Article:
Novel Insights into the Regulation of Autophagy in Saccharomyces Cerevisiae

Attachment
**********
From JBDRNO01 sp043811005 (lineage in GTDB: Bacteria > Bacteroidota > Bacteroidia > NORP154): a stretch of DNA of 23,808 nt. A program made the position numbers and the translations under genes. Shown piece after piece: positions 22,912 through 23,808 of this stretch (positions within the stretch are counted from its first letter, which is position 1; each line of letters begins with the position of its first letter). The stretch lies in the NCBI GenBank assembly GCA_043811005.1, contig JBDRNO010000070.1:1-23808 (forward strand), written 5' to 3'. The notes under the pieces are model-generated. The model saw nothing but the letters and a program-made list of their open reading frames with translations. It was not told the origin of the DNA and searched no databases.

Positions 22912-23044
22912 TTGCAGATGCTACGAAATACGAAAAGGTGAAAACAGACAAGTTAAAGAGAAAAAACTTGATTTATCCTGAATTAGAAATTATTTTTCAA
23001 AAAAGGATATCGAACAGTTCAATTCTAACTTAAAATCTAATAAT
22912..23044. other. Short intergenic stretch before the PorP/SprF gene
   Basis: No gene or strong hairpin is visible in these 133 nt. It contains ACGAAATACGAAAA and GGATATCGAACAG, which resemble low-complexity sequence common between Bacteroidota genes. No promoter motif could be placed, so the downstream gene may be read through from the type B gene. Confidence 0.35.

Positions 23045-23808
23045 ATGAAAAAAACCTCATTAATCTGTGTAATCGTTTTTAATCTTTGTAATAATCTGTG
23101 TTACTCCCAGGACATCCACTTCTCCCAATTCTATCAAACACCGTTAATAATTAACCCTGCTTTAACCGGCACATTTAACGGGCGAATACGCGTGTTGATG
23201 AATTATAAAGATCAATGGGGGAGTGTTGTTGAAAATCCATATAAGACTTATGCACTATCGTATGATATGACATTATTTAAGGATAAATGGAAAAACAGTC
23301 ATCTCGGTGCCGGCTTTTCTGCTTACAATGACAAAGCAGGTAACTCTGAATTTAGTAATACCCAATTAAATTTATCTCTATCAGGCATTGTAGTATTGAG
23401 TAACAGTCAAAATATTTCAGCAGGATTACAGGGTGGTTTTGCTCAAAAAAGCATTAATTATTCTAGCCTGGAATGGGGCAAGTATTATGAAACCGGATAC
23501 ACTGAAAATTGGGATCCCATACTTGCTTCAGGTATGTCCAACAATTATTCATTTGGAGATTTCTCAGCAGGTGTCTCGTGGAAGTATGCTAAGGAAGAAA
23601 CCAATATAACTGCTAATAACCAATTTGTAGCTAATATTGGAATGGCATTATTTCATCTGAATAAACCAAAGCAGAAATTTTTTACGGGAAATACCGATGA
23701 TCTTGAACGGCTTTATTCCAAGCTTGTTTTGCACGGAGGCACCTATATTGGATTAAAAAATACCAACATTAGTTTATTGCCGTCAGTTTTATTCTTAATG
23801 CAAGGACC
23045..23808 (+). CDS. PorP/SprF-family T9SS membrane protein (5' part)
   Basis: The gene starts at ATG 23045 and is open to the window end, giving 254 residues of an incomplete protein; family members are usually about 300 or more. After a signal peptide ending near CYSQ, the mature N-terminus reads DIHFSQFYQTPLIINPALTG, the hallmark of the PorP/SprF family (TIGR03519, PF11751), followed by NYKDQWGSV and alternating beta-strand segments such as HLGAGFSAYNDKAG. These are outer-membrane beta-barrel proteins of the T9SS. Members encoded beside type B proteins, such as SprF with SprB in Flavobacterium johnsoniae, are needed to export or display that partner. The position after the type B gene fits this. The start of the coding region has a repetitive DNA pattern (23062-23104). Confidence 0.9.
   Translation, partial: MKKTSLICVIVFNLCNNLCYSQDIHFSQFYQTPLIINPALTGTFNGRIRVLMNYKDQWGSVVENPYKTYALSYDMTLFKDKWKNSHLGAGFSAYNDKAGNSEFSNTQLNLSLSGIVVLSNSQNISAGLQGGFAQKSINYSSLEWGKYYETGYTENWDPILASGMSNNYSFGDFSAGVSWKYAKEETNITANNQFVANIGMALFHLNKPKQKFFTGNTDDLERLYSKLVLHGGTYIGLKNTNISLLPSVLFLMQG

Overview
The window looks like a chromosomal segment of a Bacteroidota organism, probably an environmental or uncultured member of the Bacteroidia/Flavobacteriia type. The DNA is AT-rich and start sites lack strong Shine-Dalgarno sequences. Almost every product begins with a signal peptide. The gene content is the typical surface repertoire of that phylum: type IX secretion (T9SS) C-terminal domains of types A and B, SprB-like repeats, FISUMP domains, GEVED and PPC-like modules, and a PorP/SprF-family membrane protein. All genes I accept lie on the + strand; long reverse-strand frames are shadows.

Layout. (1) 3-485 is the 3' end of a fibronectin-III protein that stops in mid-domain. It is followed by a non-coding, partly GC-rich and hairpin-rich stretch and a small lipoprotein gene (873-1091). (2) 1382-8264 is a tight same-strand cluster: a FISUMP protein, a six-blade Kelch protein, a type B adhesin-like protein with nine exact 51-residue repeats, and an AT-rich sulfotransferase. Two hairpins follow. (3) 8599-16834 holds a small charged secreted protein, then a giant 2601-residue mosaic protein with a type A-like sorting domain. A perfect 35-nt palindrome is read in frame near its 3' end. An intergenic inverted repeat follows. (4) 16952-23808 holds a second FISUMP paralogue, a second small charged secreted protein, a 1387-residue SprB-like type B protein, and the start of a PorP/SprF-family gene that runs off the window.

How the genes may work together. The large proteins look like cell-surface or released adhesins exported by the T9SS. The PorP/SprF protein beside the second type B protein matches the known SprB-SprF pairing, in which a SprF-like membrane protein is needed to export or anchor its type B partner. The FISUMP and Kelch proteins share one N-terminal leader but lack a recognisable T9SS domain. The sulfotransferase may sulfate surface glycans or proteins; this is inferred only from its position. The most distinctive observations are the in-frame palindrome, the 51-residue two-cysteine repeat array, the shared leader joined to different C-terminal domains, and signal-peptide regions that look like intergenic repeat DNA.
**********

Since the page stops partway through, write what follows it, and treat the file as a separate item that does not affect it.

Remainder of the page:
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Autophagy is an evolutionarily conserved pathway for the degradation of intracellular contents. How autophagy is regulated, especially upon changes in metabolic and nutritional state, remains poorly understood. In Saccharomyces cerevisiae, autophagy is normally triggered by nutrient starvation. However, by using a prototrophic strain, I discovered that autophagy can be strongly induced upon switch from a rich medium (YPL) to a minimal medium (SL) without nutrient starvation. This new autophagy-inducing condition was termed SL-induced autophagy. Growth measurement confirmed that SL-induced autophagy was important for cellular homeostasis and growth following medium switch. A genetic screen uncovered IML1, NPR2, NPR3 and PBP1, which are all required for SL-induced autophagy, but not for nitrogen-starvation-induced autophagy. Iml1p, Npr2p and Npr3p function in the same complex and regulate autophagosome formation. During SL-induced autophagy, Iml1p can localize to the pre-autophagosomal structures, consistent with the role of the Iml1p complex in autophagosome formation. Moreover, a conserved domain in Iml1p was identified to be required for SL-induced autophagy as well as complex formation. I discovered that sulfur containing amino acids, but not non-sulfur containing amino acids, can specifically inhibit SL-induced autophagy. I further demonstrated that cysteine is a key metabolite that inhibits SL-induced autophagy by regulating cellular processes related to cysteine metabolism. Cysteine does not suppress SL-induced autophagy by regulating oxidative stress, protein urmylation and thiolation of cytosolic tRNAs. Future studies will be required to reveal the exact mechanism through which cysteine inhibits SL-induced autophagy. I also discovered that autophagy can be significantly induced upon depletion of a Fe-S cluster containing protein, Rli1p, and other factors that are also involved in rRNA processing and translation initiation. Interestingly, IML1, NPR2, NPR3 and PBP1 are also important for Rli1p-depletion-induced mitophagy. These results strongly suggest the mechanistic link between SL-induced autophagy and ribosome biogenesis or translation regulation. Collectively, my studies have demonstrated the existence of additional mechanisms that regulate autophagy in response to relatively more subtle changes in metabolic and nutritional state.